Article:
What Causes Different Eye Colors?

Eye color is a big deal. Along with being an identifiable feature listed on drivers licenses, eye color can be a distinguishing attribute that shows family resemblance or even makes someone appear more attractive.

While eye color is highly variable amongst the population, and the patterns within the eye can be very complex, there is very little that an eye exam could tell you about how your eyes got their color. The answer lies deep in your DNA, and is decided long before you are even born.

The Simple Answer

The region of your eyes that holds color is called the iris. This ring surrounding the pupil contains varying levels of melanin – the pigment responsible for hair and eye color – from person to person.

In simplest terms, eye color is determined entirely by genetics. There are no external factors such as geography or sun exposure that have any meaningful impact on expressed eye color. While certain regions of the world have similar eye colors, this reality is due more to genetic clustering of like individuals rather than the region having an impact on the eyes. The color of one’s eyes are directly related to the amount of melanin their body produces, which is determined by genetics.

The More Complex Answer

To dig into the nitty gritties, a wide variety of genes have an effect on eye color. While it was once thought that a single gene determined eye color, with brown dominating blue, further research has concluded over time that 11 or more genes have some impact on the expression of this trait. While current models that take these genetic components into account can predict eye color of offspring relatively consistently, there is still room for error.

Furthermore, genetic mutations (unforeseen changes in the genetic code) can create even more possibilities. For example, it is widely agreed that 10,000 years ago, all humans had brown eyes. Blue eyes emerged as a result of a genetic mutation that caused an individual to produce less melanin than normal, and thus the recessive blue-eyed gene was born.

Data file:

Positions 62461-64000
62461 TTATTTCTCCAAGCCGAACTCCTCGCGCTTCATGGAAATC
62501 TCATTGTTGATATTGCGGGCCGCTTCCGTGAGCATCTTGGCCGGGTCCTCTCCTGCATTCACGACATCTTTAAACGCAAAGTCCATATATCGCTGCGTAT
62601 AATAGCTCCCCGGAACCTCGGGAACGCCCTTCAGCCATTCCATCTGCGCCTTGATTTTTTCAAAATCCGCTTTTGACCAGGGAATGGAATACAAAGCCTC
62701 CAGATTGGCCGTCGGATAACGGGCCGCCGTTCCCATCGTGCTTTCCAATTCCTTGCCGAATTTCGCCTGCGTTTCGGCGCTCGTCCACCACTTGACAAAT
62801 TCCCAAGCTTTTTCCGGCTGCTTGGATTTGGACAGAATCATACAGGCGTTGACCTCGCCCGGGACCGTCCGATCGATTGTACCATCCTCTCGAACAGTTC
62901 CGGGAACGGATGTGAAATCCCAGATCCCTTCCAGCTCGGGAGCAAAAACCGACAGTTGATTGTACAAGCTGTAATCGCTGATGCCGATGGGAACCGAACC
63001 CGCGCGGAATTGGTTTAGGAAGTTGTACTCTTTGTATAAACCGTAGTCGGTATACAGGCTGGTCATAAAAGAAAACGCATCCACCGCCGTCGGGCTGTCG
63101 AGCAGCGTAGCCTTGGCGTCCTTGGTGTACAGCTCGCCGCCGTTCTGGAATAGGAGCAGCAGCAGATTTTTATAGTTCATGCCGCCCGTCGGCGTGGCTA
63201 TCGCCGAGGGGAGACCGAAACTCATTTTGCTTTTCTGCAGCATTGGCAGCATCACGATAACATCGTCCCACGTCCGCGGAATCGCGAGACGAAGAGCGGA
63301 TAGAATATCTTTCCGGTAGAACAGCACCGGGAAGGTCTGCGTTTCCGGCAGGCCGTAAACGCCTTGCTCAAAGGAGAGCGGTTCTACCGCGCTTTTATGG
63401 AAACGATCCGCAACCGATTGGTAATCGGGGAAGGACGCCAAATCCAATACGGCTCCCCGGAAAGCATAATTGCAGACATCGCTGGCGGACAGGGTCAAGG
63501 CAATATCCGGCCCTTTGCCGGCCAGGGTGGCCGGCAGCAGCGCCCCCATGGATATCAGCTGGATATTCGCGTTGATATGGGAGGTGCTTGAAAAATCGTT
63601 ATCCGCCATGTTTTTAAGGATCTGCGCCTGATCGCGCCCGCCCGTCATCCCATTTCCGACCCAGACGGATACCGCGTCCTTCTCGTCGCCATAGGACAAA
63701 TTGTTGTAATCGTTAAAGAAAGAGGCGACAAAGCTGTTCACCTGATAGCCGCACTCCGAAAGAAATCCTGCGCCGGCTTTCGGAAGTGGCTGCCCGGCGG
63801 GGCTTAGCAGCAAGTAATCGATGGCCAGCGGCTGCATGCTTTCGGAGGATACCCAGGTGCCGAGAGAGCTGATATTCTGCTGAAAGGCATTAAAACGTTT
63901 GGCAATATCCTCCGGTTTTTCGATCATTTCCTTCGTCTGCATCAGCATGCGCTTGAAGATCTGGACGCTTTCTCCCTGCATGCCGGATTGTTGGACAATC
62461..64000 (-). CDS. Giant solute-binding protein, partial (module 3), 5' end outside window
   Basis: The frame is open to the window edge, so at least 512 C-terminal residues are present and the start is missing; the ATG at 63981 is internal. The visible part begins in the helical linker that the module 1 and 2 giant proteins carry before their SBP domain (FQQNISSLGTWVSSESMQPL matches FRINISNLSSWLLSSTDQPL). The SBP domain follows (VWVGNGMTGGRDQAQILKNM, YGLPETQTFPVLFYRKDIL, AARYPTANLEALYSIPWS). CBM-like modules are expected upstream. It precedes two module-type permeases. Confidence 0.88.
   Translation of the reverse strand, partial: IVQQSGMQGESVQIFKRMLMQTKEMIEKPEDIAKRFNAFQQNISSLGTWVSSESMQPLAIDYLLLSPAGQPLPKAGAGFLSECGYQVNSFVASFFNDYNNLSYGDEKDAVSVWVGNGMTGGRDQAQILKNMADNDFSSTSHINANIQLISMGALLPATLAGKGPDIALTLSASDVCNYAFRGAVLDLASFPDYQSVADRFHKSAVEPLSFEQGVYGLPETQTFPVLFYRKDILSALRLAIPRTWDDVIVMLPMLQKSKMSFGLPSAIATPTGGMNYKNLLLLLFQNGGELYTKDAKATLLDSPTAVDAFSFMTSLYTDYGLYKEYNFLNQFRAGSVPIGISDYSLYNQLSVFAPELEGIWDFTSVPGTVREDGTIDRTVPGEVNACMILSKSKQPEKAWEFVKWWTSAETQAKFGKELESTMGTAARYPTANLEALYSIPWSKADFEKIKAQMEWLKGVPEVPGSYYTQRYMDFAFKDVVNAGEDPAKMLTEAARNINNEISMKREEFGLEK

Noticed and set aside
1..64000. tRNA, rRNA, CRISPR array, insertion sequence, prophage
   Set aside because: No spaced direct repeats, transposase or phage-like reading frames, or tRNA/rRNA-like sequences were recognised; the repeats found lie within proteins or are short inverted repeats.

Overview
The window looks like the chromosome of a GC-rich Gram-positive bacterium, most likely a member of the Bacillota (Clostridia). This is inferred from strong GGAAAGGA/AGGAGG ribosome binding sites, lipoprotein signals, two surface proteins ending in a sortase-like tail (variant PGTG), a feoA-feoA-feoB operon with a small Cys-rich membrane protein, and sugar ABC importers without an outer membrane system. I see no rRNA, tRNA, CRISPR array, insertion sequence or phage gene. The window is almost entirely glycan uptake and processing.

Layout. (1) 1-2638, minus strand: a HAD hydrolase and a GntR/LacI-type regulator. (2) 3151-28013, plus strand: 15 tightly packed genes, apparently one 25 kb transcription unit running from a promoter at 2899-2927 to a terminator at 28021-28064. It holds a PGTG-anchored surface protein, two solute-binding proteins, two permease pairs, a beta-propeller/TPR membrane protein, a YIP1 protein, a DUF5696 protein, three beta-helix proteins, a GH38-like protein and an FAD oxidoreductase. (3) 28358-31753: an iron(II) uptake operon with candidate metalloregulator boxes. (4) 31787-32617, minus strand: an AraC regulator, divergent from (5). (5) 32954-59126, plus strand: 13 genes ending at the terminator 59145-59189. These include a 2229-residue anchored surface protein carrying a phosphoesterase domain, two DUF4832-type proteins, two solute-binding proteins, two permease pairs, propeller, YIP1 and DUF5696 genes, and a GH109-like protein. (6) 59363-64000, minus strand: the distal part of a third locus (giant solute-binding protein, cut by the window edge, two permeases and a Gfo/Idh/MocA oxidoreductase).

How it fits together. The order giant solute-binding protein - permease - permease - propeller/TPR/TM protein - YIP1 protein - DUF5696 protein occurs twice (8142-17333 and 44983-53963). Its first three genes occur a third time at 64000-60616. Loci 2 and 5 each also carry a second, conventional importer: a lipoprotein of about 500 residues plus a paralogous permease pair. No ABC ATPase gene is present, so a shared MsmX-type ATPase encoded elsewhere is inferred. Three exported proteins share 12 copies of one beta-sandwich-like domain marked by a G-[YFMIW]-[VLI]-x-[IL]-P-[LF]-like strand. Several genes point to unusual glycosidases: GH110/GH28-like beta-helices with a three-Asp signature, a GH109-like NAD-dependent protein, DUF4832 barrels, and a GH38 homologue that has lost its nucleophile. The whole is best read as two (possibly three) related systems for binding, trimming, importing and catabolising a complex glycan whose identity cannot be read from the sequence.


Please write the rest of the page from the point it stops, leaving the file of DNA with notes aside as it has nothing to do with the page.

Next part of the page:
Fast forward to today, and the population is much more varied. In the United States, just under 50% of people have brown eyes. 25% have blue, 18% have hazel, and less than 9% have green. Across the world, there are also extremely rare colors such as amber, gray, and violet!

In reality, the variance in these colors is simply due to the level of melanin in an individual’s system and the unique shape and configuration of their irises. As the light reflects across the fibers of the eye, we see a wide scale of colors, with each being uniquely beautiful.

Protect Your Eyes with Complete Eye Care of Medina

Curious about your eyes? The local vision care specialists at Complete Eye Care of Medina have the technology and diagnostic experience to help correct any vision issues and clarify any questions you may have. We take a consultative, one-on-one approach to family eye care, working alongside you to manage your vision eye health needs. Whether you need a standard eye exam, new contact lenses, or corrective surgery, we will keep you and your family informed and protected so you can pursue the right treatments. Contact us to schedule an appointment.